One of five Wilderness areas near Mount Rainier National Park, the Tatoosh Wilderness Area shares a portion of the park's southern boundary. Tatoosh Ridge, a long, formidably rugged ridge, runs north-south out of the park to cross the Wilderness near the middle. On the eastern side of the area, you will find the southern end of another rocky spine, Backbone Ridge, which also hails from the park. Numerous streams cascade off the ridges into the Muddy Fork of the Cowlitz River or into Butter Creek, both of which funnel down to the Cowlitz River south of the Wilderness. Deer and elk winter along the Muddy Fork, then wander into the higher country in warmer seasons. Black bears may be seen foraging in the forest of hemlock, fir, and red cedar, and mountain goats scramble along the upper elevations, which top out at the 6,310-foot Tatoosh Lookout. About 25 feet of snow falls on Tatoosh Ridge during the winter, dusting a half-dozen small lakes (including three that thoroughly satisfy the meaning of "tiny"). The 8.6-mile Tatoosh Trail climbs wickedly steep up Tatoosh Ridge but then mellows out substantially for a long descent off the ridge top and down through subalpine meadows abounding with summer wildflowers. The view of Mount Rainier to the north is breathtaking. Side trails will take you to Tatoosh Lakes and the historic Tatoosh Lookout. Camping, fires, and stock are not allowed beside the fragile wilderness lakes within the Tatoosh Lakes Basin.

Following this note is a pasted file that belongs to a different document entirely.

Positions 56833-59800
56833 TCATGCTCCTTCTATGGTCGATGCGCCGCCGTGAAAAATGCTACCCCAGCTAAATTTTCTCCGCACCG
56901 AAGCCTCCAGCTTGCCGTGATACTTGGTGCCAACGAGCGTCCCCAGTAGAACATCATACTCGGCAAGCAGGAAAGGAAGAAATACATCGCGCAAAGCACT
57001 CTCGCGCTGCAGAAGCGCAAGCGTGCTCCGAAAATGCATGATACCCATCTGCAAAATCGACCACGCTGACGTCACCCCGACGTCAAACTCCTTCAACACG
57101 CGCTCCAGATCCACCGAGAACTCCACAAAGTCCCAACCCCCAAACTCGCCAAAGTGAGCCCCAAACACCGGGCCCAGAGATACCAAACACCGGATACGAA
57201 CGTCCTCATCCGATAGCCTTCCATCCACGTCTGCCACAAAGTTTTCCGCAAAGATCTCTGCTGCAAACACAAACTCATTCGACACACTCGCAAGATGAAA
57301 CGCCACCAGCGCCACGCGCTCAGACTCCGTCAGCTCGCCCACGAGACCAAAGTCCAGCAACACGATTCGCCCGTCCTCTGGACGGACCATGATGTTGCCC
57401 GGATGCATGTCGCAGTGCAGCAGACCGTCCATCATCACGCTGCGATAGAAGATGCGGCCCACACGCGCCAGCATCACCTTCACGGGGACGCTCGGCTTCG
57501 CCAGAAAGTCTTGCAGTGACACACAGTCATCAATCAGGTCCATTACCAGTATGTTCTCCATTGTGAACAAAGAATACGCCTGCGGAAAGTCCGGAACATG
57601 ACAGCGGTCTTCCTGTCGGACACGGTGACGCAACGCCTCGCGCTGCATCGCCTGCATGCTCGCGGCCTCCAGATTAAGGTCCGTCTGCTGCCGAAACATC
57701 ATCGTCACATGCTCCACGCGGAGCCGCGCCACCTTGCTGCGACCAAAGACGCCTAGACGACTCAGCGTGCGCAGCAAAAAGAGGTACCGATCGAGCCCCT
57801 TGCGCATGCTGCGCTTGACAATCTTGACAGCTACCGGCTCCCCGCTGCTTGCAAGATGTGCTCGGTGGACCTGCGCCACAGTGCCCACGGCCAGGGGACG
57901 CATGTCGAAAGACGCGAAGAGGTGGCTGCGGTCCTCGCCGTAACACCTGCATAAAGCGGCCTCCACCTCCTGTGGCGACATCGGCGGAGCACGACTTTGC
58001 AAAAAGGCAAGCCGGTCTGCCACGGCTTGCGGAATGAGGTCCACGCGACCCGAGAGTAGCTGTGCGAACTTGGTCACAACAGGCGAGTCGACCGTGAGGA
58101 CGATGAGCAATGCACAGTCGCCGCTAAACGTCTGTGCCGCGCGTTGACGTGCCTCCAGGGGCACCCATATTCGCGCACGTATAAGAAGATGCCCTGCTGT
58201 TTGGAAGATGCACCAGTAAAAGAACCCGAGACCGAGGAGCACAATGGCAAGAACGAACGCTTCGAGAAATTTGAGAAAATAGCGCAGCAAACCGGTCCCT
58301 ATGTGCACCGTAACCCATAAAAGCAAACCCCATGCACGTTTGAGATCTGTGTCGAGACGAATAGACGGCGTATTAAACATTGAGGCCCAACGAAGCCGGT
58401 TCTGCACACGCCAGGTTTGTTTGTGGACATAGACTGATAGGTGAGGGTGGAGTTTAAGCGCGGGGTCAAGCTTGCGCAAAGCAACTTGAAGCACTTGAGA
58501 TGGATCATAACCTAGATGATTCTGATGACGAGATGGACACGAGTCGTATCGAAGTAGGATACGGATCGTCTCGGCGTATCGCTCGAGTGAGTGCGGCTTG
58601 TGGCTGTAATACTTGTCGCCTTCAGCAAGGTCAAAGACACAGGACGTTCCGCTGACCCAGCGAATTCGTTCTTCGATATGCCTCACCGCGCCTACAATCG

Leave No Trace
How to follow the seven standard Leave No Trace principles differs in different parts of the country (desert vs. Rocky Mountains). Click on any of the principles listed below to learn more about how they apply in the Tatoosh Wilderness.
Digital and paper maps are critical tools for wilderness visitors. Online maps can help you plan and prepare for your visit ahead of time. You can also carry digital maps with you on your GPS unit or other handheld GPS device. Having a paper map with you in the backcountry, as well as solid orienteering skills, however, ensures that you can still route-find in the event that your electronic device fails.
Motorized equipment and equipment used for mechanical transport is generally prohibited in all wilderness areas.
This includes the use of motor vehicles, motorboats, motorized equipment, bicycles, hang gliders, wagons, carts, portage wheels, and the landing of aircraft including helicopters.
Washington State Wilderness Act of 1984 - Public law 98-339 (7/3/1984) To designate certain National Forest System lands in the State of Washington for inclusion in the National Wilderness Preservation System, and for other purposes.